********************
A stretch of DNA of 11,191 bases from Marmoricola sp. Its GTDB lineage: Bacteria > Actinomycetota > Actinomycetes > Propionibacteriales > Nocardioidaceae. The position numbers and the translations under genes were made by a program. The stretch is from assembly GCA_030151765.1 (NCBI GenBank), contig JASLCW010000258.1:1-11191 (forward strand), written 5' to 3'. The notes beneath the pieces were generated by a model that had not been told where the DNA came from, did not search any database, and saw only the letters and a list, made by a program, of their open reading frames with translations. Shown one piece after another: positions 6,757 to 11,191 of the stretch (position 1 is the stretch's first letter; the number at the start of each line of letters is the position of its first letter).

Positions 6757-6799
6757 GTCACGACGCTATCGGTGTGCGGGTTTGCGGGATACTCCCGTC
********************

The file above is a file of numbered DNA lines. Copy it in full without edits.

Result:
A stretch of DNA of 11,191 bases from Marmoricola sp. Its GTDB lineage: Bacteria > Actinomycetota > Actinomycetes > Propionibacteriales > Nocardioidaceae. The position numbers and the translations under genes were made by a program. The stretch is from assembly GCA_030151765.1 (NCBI GenBank), contig JASLCW010000258.1:1-11191 (forward strand), written 5' to 3'. The notes beneath the pieces were generated by a model that had not been told where the DNA came from, did not search any database, and saw only the letters and a list, made by a program, of their open reading frames with translations. Shown one piece after another: positions 6,757 to 11,191 of the stretch (position 1 is the stretch's first letter; the number at the start of each line of letters is the position of its first letter).

Positions 6757-6799
6757 GTCACGACGCTATCGGTGTGCGGGTTTGCGGGATACTCCCGTC